Jul 25, 2011

MedicalConspiracies- Meningococcal Disease & Vaccine: What You Should Know

Meningococcal Disease & Vaccine: What You Should Know

July 18, 2011 Issue

What You Should Know About Meningococcal Disease &
The Vaccine

by Barbara Loe Fisher

Today, pediatricians give American babies as many as 33 doses of 13 different vaccines by 12 months of age. Now, federal public health officials are considering recommending that doctors give four more doses of a new vaccine - meningococcal vaccine - to babies between two and 12 months old in addition to the two doses children already get at 11 and 16 years old.

Big Questions About Necessity

There are big questions about the necessity, effectiveness, safety and cost of this new proposed change to the child vaccination schedule.

Meningococcal Disease Rare in the U.S.

Invasive Neisseria meningococcal disease is a bacterial infection that involves inflammation of the meninges of the brain and can lead to a serious blood infection. It is very rare in the United States. In our population of 308 million, there are between 1400 and 3000 cases every year that fluctuate with natural cycles... click here to watch a video and read the entire commentary with links to references.

CDC Holding Public Engagement Meetings in Chicago & Denver.

Click here to learn how you can participate.

Join NVIC on Facebook here.

Are YOU being harassed for your vaccine choices? Tell the world about it here.

Sign up for NVIC's free Advocacy Portal at NVICAdvovacy.org and protect your vaccine choices.

In The News

131 Children Vaccinated at Gunpoint -
"About 131 children from Nsanje who fled into neighboring Mozambique during the anti-measles [campaign] a few months ago were vaccinated this week at gunpoint. The children, belonging to Zion and Atuma Churches were taken into Mozambique by their parents to hide them from officials, fearing they might get vaccinated. According to Dr. Medison Matcaya, District Health Officer for Nsanje, medics went to vaccinate the children in Nsanje under police escort..." - Mike Lanya-Lulanga M. Malawi Voice, July 8, 2011.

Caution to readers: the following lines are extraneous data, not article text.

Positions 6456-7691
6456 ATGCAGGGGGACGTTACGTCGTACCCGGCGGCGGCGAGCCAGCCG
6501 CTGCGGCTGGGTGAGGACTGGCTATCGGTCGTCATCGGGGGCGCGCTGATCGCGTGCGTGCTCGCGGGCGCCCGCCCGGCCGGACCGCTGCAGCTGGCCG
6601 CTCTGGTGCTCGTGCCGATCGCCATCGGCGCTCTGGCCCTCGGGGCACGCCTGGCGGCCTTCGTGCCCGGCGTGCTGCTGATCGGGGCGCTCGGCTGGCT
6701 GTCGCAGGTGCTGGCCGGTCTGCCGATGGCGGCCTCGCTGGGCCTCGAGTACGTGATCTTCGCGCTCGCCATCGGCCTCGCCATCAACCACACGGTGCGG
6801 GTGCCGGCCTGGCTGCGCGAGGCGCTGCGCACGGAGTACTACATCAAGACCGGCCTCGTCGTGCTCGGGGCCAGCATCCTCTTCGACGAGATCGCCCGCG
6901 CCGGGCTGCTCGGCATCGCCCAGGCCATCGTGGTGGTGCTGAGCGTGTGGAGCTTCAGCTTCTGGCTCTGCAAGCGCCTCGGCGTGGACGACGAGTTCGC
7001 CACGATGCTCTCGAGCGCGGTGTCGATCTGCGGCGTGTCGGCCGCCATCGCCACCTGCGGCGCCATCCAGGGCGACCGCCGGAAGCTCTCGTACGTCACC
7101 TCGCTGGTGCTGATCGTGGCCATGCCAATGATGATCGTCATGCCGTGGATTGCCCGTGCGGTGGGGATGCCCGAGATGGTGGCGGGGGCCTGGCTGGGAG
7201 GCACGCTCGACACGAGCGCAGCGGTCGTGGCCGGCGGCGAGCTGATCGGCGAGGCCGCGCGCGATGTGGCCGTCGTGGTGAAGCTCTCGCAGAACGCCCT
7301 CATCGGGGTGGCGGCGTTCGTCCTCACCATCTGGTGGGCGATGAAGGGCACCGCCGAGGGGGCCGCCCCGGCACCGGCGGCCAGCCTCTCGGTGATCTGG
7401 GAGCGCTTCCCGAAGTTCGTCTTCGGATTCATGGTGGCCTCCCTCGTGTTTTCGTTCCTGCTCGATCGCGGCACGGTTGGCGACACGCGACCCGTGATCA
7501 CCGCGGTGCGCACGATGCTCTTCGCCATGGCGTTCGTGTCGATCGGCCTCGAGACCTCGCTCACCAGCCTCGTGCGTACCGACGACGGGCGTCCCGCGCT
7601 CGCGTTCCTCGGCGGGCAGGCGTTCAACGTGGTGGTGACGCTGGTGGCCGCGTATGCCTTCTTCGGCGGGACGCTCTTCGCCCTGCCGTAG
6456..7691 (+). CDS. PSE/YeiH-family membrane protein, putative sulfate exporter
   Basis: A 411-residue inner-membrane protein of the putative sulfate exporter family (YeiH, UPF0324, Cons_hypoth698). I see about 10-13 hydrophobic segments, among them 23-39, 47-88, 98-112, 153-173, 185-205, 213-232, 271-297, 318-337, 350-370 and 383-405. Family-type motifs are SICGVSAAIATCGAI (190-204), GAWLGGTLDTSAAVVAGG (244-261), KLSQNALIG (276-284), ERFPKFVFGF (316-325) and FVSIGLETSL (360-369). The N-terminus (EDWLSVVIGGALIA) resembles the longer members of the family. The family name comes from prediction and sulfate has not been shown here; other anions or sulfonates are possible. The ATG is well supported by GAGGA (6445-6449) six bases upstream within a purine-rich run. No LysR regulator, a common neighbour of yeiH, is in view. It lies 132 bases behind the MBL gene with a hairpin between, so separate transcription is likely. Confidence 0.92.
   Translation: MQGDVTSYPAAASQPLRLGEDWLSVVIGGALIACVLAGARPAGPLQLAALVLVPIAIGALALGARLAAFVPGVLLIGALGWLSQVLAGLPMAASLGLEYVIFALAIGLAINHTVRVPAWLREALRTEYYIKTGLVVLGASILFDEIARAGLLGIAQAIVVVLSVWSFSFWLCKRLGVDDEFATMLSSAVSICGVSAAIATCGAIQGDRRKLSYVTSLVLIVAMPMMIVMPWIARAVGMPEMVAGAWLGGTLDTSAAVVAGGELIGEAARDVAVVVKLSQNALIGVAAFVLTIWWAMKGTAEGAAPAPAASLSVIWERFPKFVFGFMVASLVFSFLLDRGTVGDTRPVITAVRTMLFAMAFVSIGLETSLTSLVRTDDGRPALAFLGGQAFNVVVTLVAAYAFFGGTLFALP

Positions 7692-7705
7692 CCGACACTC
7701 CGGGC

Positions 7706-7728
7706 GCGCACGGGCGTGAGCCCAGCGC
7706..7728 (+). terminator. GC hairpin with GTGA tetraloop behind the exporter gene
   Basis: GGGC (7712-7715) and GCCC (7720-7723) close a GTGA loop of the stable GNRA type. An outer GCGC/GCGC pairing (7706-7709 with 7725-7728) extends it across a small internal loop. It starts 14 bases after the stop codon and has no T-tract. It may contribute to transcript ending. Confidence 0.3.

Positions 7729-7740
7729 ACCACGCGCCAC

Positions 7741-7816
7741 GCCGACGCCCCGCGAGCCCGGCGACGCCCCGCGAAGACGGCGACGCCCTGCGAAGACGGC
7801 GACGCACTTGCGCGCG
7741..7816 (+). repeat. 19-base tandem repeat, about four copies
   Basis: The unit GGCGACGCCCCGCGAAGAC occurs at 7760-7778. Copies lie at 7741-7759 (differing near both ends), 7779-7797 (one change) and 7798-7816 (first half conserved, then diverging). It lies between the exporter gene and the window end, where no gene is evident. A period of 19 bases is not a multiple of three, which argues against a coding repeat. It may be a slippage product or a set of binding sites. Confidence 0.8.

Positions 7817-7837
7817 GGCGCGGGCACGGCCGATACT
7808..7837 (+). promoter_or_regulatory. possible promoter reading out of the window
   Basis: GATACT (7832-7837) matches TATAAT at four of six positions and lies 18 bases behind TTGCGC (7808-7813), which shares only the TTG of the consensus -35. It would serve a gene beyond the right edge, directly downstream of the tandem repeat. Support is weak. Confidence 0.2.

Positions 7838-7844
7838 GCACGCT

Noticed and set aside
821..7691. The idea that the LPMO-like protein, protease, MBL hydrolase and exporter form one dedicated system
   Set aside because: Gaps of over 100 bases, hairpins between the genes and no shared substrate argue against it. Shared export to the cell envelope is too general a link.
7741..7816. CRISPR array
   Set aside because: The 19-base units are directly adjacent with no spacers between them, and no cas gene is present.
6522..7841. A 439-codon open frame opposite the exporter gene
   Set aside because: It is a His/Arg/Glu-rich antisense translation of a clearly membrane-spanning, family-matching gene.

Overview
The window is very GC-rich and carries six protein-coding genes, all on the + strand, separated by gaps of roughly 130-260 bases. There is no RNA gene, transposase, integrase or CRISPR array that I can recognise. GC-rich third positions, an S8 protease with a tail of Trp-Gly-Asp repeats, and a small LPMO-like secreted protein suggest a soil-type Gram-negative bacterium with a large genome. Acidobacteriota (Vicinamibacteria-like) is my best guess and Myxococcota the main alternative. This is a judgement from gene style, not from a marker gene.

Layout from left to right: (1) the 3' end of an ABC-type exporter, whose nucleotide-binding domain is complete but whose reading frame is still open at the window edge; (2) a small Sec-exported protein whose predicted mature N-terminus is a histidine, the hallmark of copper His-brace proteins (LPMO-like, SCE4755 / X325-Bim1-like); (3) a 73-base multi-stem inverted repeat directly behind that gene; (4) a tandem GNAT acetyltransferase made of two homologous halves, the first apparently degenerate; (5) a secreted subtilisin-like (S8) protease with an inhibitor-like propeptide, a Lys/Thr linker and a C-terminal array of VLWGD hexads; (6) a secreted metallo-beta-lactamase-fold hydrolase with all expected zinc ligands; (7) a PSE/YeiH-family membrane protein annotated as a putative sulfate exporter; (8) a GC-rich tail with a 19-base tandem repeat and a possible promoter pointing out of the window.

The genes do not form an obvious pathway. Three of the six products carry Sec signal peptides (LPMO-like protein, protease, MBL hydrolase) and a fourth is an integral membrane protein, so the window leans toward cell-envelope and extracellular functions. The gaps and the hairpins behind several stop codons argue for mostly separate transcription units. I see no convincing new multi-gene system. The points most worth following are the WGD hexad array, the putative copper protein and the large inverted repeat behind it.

We Don't Know Enough About Childhood Vaccines, Researcher Asks:
Are 36 doses of vaccines by age 2 too much, too little or just right? "The topics of vaccines and vaccine safety spark emotional outbursts at scientific meetings and family dinner tables alike. But many of these debates are remarkably fact-free. Surprisingly few people - not just concerned parents but also doctors, policymakers and even immunization experts - can answer this seemingly simple question: How many immunizations does the federal government recommend for every child during the first two years of life? The answer is important because most states, including Maryland, faithfully follow the recommendations of the federal Centers for Disease Control and Prevention, codifying CDC guidelines into requirements for children to enroll in school, kindergarten, preschool and child care. A new Journal of Toxicology and Environmental Health study reports that the higher the proportion of infants and toddlers receiving recommended vaccines, the higher the state's rate of children diagnosed with autism or speech-language problems just a few years later..."
- Margaret Dunkle, Baltimore Sun, July 11, 2011.

Parents Have Good Reason to Distrust Childhood Vaccines -
"Steven L. Salzberg's response to Margaret Dunkle's vaccination op-ed is itself a study in fear-mongering and ignorance ("Sun prints dangerous anti-vaccination op-ed," July 14). It is precisely because of the condescending and uninformed views of Dr. Salzberg that parents are losing confidence in the CDC mandated vaccination program. Salzberg is "deeply concerned" that the op-ed piece will lead to decreased uptake of vaccination and increased morbidity due to vaccine-preventable infectious diseases. Fair enough, but how about a comment from him on the following points: The co-author of the 2002 epidemiological study from the Journal of Pediatrics cited by Dr. Salzberg is currently under federal indictment for stealing money from the U.S. Centers for Disease Control and Prevention. His credibility is in doubt, as is that of the entire study..."
- Josh Mazer, Baltimore Sun, July 16, 2011.

Are Vaccines Safe for Kids? -
"For some people, vaccinating infants and children against preventable disease is a part of childhood, like baby teeth and tricycles.
But critics say vaccines cause more harm than good. Vaccinations can have dangerous physical side effects, they add.

Such conflicting messages can create a dilemma for parents as they wonder what to believe.

A national survey released in June of 376 households found that 80 percent of parents are uncomfortable getting their children vaccinated. Still, 95 percent said they would get the vaccinations..." - Becky Orr, Wyoming News, July 17, 2010.
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